BREAKING NEWS: Illegally Furloughed Musicians are Still out of Work

The musicians of the Knoxville Symphony Orchestra voted by an overwhelming majority on Thursday to reject an offer from management to renew the season and reinstate them with a drastic pay cut. 

On August 24, KSO management publicly announced the cancellation of the season and furlough of musicians through January 31, in violation of the current collective bargaining agreement. Privately, however, they contacted the musicians and said they would reinstate the season and hold concerts if the musicians would agree to a 27.5 percent pay cut.

“The movement to furlough us was a strong-arm tactic to force us to accept a drastic pay cut that would have made many musicians dependent on government assistance,” says Sam Chen, a member of the orchestra negotiating committee. “Musicians on salary would have been cut from $31,500 to $18,000 annually after health insurance costs.”

Even with the drastic pay cut, musicians considered accepting the agreement as long as management allowed time off to pursue part-time work that would help them survive, but that was refused. “Management asked us to be available 14 hours a day, 6 days a week to perform on demand,” Chen says. “We could not agree to that in good conscience. We want this orchestra to survive, but it can’t if the musicians are starving.”

The Knoxville Symphony has over $9 million in unrestricted cash on hand, the result of aggressive moves to fund the endowment while keeping musician salaries on the poverty line.

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KSO Musicians Reject Unsustainable Offer

The musicians of the Knoxville Symphony Orchestra voted by an overwhelming majority on Thursday to reject an offer from management to renew the season and reinstate them with a drastic pay cut. On August 24, KSO management publicly announced the cancellation of the season and furlough of musicians through January 31, in violation of the current collective bargaining agreement. Privately, however, they contacted the musicians and said they would reinstate the season and hold concerts if the musicians would agree to a 27.5 percent pay cut.“The movement to furlough us was a strong-arm tactic to force us to accept a drastic pay cut that would have made many musicians dependent on government assistance,” says Sam Chen, a member of the orchestra negotiating committee. “Musicians on salary would have been cut from $31,500 to $18,000 annually after health insurance costs.”Even with the drastic pay cut, musicians considered accepting the agreement as long as management allowed time off to pursue part-time work that would help them survive, but that was refused. “Management asked us to be available 14 hours a day, 6 days a week to perform on demand,” Chen says. “We could not agree to that in good conscience. We want this orchestra to survive, but it can’t if the musicians are starving.” The Knoxville Symphony has over $9 million in unrestricted cash on hand, the result of aggressive moves to fund the endowment while keeping musician salaries on the poverty line.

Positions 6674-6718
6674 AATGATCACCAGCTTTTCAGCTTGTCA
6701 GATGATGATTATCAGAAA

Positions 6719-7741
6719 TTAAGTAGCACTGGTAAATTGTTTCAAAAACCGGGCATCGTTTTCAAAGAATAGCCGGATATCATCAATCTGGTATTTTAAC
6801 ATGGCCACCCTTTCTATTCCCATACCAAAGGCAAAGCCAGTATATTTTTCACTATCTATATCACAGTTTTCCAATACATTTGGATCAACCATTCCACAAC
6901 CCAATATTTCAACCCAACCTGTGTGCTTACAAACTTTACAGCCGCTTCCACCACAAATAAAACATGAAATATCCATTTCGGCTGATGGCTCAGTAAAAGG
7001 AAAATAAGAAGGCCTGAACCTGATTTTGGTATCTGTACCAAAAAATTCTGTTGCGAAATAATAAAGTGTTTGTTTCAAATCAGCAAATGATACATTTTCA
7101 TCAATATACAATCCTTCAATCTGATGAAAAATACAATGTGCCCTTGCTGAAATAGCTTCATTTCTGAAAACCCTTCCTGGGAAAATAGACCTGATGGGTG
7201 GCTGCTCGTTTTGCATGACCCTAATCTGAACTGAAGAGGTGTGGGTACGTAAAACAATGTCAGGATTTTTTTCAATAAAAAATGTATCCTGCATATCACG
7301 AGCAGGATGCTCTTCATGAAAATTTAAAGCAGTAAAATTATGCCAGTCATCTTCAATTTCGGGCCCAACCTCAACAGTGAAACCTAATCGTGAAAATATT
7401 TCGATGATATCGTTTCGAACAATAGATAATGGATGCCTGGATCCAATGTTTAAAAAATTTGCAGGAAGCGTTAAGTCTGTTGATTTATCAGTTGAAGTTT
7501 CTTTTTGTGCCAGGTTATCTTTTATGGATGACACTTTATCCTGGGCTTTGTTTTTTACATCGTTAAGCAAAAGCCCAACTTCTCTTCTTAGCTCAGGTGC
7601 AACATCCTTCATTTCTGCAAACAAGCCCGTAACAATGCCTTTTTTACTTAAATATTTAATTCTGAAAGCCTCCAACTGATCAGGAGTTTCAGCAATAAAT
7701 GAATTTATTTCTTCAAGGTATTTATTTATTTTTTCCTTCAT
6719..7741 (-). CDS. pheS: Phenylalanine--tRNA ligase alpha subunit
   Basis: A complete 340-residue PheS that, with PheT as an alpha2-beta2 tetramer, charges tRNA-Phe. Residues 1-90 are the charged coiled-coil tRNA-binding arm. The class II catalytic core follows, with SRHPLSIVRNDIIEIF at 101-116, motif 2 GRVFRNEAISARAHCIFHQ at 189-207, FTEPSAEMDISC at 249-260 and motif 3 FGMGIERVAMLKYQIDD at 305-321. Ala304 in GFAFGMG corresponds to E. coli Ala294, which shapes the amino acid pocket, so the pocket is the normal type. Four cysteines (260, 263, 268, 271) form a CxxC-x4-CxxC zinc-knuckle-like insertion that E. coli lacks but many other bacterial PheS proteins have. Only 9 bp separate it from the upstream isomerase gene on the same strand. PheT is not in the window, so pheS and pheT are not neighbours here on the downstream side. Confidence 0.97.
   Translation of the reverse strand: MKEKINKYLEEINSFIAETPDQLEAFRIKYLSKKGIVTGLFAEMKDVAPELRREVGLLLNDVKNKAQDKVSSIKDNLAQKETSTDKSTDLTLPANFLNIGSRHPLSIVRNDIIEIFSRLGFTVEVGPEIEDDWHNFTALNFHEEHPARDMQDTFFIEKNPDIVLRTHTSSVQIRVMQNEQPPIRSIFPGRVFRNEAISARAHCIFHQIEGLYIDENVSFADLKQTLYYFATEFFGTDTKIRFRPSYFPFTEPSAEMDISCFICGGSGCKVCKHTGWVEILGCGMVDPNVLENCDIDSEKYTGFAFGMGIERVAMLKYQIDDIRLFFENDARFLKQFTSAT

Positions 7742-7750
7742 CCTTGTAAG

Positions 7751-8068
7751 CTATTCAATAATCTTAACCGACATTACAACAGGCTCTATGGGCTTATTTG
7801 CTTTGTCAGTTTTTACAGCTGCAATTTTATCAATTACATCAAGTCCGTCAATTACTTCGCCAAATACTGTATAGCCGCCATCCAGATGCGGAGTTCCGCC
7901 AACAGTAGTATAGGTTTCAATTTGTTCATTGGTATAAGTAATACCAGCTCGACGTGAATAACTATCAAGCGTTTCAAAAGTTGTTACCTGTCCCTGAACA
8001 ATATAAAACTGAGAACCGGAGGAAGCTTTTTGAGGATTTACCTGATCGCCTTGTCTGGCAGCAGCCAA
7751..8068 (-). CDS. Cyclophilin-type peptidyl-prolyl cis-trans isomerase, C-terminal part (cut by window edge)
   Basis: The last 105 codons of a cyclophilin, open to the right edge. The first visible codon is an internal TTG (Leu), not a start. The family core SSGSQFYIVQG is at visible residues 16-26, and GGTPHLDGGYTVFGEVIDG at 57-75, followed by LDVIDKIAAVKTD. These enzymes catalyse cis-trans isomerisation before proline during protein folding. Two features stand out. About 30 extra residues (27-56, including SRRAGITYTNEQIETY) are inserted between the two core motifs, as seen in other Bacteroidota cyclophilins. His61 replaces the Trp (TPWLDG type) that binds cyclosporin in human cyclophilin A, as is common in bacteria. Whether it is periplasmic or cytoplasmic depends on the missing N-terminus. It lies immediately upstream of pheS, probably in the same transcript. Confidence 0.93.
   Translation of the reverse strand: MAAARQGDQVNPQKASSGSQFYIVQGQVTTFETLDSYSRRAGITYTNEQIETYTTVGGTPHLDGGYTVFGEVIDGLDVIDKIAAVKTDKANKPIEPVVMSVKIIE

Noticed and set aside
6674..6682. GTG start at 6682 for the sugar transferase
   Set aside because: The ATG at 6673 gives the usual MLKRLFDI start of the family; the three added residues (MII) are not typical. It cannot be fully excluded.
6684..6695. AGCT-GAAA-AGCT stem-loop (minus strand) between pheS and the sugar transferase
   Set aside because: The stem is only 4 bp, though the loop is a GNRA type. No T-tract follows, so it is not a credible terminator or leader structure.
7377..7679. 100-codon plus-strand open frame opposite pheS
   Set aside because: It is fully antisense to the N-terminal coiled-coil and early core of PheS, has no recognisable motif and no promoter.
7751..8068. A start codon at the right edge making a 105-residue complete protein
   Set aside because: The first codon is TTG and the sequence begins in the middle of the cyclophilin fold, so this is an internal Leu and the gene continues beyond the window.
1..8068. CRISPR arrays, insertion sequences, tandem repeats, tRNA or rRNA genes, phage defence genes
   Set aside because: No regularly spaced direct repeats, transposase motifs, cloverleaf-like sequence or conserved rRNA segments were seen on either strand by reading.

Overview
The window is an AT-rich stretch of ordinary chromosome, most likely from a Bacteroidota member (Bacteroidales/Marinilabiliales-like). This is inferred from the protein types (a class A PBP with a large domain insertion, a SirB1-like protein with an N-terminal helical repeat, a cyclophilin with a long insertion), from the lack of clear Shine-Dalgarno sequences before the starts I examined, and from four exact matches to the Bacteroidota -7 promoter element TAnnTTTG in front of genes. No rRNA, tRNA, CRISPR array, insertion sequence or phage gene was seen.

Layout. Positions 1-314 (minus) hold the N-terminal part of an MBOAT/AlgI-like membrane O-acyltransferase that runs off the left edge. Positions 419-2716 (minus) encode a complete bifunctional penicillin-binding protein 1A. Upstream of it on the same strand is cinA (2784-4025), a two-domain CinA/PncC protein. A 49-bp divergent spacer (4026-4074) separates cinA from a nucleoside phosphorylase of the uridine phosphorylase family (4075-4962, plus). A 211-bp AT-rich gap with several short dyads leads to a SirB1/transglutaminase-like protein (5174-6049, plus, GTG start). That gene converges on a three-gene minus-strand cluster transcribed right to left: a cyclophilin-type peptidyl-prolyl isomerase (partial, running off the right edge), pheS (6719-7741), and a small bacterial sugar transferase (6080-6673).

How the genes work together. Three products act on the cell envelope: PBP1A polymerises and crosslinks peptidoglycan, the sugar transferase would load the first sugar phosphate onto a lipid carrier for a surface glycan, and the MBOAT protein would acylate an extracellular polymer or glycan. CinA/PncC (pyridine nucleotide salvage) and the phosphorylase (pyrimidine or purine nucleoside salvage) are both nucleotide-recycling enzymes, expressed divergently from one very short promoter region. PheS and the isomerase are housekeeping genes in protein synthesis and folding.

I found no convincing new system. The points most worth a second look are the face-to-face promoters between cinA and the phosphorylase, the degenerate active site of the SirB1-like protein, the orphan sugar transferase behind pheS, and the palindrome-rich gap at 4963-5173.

February Masterworks Leaflet for Audience

In case you weren’t at our February Masterworks, this was the leaflet that we handed out to our wonderful audience. We need all the support we can get in our contract negotiation. It was inspiring and encouraging to see all the bright blue waving leaflets during the audience’s rambunctious applause.

New Symphony Season Announced

We are exited to see the extreme diversity represented in the maestro’s most recently unveiled symphony season.  We hope you are enjoying our current season, and we look forward to performing for you next season!

https://bluestreak.moxleycarmichael.com/2020/01/29/next-symphony-season-new-american-diverse/?fbclid=IwAR0Z63H7NKb9KPvx6KhN2v6ob6HN15zjgKUO1I_DacGgvck_5ZCK0mR9eMk

 

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